In the short run of the early 1980's, however, the Reagan administration planned a massive buildup of the armed forces, and thus an expansion-not a contraction-of the size of the government.

The second consideration was the unwillingness of the administration to be to identify in advance which programs and subsidies would be cut in the shrinking of the government that the administration to be had planned. To reduce anxiety, politicians looked benignly on and encouraged the growth of the story that no spending cuts at all would be required: the tax cut alone and the lifting of the hand of regulation from the economy would create such a spur of economic growth that even domestic programs could be expanded, not contracted.

No one with a quantitative grasp of the government's budget and its pattern of change ever meant this story to be taken seriously. But administration makers welcomed its dissemination. Policy elites assured each other that their candidate would say a lot of silly things before the election, but that the candidate and his principal advisors understood the important issue. Tax cuts were to be followed by a ruthless attack against "weak claims" on the federal budget: programs like farm subsidies, subsidized student loans for the relatively rich, the exemption from taxation of social security income, the subsidization of the southwest's water projects, and so forth would themselves be slashed in order to balance the budget after the tax cut. "Weak claimants"-people for whom government subsidies and assistance truly served as a "safety net"-would be protected, while "weak claims" would be reduced.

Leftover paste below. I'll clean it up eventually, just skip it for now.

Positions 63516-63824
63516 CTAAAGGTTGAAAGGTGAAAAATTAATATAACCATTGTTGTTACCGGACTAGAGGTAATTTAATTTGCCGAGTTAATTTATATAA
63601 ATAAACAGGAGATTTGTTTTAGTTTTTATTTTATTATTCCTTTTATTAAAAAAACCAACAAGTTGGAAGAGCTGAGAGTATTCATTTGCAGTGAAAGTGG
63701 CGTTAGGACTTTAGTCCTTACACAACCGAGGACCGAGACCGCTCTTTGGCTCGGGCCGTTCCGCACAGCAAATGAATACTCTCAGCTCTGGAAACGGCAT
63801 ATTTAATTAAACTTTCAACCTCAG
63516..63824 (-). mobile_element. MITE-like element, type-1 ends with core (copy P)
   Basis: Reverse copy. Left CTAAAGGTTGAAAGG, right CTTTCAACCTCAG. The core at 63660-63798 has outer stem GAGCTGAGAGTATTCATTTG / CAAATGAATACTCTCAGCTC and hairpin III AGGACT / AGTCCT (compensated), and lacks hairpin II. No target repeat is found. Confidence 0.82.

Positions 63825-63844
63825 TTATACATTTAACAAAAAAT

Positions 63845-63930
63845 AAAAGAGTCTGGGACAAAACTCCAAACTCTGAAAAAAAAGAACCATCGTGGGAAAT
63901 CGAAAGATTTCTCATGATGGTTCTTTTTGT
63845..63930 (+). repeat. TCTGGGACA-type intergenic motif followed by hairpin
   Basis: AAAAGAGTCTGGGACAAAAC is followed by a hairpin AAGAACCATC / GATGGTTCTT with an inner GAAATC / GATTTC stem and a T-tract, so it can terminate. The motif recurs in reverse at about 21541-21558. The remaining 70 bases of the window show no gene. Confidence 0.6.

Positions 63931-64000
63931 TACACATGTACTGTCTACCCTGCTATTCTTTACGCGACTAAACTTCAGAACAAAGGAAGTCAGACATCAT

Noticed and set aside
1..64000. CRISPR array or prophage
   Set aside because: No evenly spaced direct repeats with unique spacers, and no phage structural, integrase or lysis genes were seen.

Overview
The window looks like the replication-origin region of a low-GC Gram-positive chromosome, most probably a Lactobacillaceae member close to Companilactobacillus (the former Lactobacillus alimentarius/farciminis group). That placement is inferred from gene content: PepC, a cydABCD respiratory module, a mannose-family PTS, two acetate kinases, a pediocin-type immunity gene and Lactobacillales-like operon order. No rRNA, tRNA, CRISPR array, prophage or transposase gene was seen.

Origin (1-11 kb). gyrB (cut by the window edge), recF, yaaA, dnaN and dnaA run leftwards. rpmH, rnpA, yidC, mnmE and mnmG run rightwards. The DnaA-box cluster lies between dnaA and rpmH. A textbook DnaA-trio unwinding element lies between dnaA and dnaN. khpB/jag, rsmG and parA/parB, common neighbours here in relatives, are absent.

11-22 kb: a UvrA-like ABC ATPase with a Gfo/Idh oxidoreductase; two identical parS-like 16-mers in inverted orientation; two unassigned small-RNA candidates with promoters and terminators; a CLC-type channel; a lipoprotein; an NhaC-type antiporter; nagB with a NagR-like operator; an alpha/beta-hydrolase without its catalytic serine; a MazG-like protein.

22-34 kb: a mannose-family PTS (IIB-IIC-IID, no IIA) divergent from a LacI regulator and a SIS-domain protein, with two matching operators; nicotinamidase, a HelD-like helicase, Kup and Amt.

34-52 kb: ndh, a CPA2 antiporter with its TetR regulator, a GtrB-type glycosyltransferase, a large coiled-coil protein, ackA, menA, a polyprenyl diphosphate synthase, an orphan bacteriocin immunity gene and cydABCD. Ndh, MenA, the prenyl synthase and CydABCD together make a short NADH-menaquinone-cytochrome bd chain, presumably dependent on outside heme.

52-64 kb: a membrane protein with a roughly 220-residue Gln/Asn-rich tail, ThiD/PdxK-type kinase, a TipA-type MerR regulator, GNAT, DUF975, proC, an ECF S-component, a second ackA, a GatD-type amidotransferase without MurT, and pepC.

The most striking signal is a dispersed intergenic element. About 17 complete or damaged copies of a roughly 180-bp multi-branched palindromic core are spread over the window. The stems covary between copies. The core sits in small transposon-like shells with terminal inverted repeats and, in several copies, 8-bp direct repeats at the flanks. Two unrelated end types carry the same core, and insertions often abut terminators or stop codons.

But too many of the Reagan administration's allies and supporters claimed, after the election, that they had taken this story seriously. They would not support spending cuts, for they were the "weak claimants" whose subsidies and programs were to be targeted for reduction. These two factors-the expansion of the military budget and the claim by key legislators and infiuence peddlers that the Republican trip they had purchased was not for a tax cut and spending cut, but just for a tax cut-left the United States with large and only gradually controlled budget deficits throughout the 1980's. Previous decades had seen one or perhaps two years of large budget deficits in recessions. Previously, large budget deficits had been seen only in years of deep recession. But the 1980's saw budget deficits, very large by the standards of the post-World War II era, persist throughout years of prosperity and low unemployment as well.